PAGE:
On a recent Sunday evening, vocalist Patti Littlefield took a drive up NM 14 to Madrid to catch the Alpha Cats’ last set at the Mine Shaft, that venerable kick-ass tavern featuring the longest bar in New Mexico.
Hip to Littlefield’s talents, the Cats—one of the best damn bands in New Mexico—invited her onstage to sing a tune, and after a short confabulation, they settled on a song. Those in the audience who knew Littlefield only as the jazzy redheaded chanteuse getting saucy and sexy with the great American songbook got a surprise when the band launched into R&B master Jimmy Reed’s “Baby, What You Want Me to Do?”
Littlefield belted the song out of the park, setting the bottles behind the bar to rattling and the audience to whooping and hollering. When she finished, the temperature in the place had risen several degrees, and people were fanning themselves.
The lady can sing, and this Thursday at the Outpost, she’ll be heading Woof!, an unusual quartet that includes Lewis Winn (guitar), Mark Weaver (tuba) and Cal Haines (drums).
“I’ve always been a singer,” says Littlefield, who got her professional start at age 6 singing at a wedding in Oklahoma, where she grew up.
She toured the folk music coffeehouses on the Oklahoma circuit, “such as it was,” she says. “At the same time, I was into acting. That’s what my plan was.” By 16, she was a member of Actors’ Equity, and before long, she was on a bus and truck tour out of New York in the rock musical Your Own Thing. “We called it Your Own Turkey,” she says.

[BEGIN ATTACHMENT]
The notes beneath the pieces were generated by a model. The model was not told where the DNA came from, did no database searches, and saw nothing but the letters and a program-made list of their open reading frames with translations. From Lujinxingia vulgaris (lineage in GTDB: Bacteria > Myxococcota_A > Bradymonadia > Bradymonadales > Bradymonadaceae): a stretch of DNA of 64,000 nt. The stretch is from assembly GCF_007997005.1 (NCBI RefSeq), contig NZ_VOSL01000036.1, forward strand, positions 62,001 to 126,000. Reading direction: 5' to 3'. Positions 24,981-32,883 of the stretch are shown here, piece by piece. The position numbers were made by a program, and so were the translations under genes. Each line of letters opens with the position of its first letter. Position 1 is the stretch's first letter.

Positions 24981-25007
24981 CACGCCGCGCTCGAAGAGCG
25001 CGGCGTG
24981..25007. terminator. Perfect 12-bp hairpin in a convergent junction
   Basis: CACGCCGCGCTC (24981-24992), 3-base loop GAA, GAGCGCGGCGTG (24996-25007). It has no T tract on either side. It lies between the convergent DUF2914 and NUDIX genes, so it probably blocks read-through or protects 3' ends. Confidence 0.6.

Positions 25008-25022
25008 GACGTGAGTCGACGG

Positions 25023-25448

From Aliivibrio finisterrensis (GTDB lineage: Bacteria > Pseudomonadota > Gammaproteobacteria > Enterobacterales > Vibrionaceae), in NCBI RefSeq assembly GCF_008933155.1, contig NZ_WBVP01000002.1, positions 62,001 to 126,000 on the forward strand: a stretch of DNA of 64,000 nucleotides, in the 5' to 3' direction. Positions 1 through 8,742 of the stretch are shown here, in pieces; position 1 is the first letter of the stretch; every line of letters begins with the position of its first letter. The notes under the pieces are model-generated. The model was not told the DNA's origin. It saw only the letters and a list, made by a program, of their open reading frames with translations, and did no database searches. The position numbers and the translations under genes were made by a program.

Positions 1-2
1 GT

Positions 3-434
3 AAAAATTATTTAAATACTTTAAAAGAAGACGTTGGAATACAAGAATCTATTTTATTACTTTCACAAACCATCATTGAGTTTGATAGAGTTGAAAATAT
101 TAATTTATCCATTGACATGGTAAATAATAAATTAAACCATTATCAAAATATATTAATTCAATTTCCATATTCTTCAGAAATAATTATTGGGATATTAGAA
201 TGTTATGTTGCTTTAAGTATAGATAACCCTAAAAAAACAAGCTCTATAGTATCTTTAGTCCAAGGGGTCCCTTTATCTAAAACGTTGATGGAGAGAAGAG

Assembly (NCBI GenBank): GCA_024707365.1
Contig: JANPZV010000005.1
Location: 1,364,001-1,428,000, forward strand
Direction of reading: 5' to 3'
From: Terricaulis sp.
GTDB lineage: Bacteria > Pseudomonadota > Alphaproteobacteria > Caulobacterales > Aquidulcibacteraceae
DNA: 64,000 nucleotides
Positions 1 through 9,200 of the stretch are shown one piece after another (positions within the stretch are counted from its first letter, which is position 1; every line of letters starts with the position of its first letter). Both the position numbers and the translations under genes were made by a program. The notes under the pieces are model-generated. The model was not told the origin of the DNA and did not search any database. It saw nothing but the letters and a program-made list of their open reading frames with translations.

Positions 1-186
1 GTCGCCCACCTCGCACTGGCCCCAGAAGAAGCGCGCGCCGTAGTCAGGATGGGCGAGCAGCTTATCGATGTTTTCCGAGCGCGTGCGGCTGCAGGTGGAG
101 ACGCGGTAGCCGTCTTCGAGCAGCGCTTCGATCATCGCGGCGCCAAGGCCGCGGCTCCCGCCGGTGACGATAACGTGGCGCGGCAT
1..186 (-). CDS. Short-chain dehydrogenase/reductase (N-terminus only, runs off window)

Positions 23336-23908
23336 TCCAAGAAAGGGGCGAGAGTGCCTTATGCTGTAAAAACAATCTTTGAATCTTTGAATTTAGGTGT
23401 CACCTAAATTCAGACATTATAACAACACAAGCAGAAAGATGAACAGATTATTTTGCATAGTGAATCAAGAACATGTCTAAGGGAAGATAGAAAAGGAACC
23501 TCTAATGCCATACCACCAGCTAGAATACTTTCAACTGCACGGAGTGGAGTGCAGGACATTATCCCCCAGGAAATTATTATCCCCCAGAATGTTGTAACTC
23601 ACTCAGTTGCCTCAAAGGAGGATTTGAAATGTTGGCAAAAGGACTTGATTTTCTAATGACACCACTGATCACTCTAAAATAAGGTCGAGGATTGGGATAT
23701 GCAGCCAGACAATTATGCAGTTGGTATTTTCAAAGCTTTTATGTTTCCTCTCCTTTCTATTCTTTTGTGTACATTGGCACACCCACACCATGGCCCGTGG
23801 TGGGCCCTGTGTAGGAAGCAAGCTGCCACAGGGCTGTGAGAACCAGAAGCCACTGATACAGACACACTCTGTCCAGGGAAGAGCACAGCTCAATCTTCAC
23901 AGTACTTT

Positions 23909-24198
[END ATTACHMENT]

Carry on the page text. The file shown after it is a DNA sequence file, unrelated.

The music director of that show, Ken Hirsch, was the writing partner of the great Doc Pomus, for whom Littlefield was soon doing demos. “He’s the one who kept saying, ‘You gotta go into country.’ ”
Littlefield also recorded with Luther Vandross, hung with The Platters and got cast in a Barbra Streisand movie while in New York. “But I didn’t do it,” she says, rolling her eyes.
Stints in Los Angeles, Chicago, San Francisco—doing puppet theater, busking, singing backup—preceded Littlefield’s settling in New Mexico, where she started focusing seriously on singing jazz in 1990.
“I remember being in my backyard hanging laundry learning Billie Holiday tunes,” says Littlefield. “Didn’t have a clue how to do it. Didn’t know anybody. I just really took to it.”
She started going to all the jams in town to meet people. “It took me half a year to get up the courage to sing,” she says.
Littlefield hooked up with some bands—including a memorable incarnation as blues belter Suga Jones—and she’s been on the scene ever since. Her most recent collaboration, with Weaver in the vocal/tuba duo Resonance (a CD is in the works), showcases her fearlessness.
Folk, rock, jazz, blues, show tunes—Littlefield fears no genre and is captive to none, and her show with Woof! will pull from several. She won’t reveal what they’ll be playing, but she does say that the eclectic evening will include tunes from Kurt Weill, Harry Nilsson, the Neville Brothers and Annie Ross.
“I feel kind of protective about it because it’s such a unique, beautiful experience,” she says. (For those of you who saw Littlefield last week at the Women’s Voices concert, the only tune she’ll reprise Thursday is Ross’ “Twisted.”)
“We’re trying to do different kinds of things, and it definitely has a jazz flavor to it,” she says. “Familiar tunes that I like that I’m trying to redo with my own flavor, and these guys all add to the mix, they add their flavors. ... It’s a fabulous lineup. I’m so excited about it.”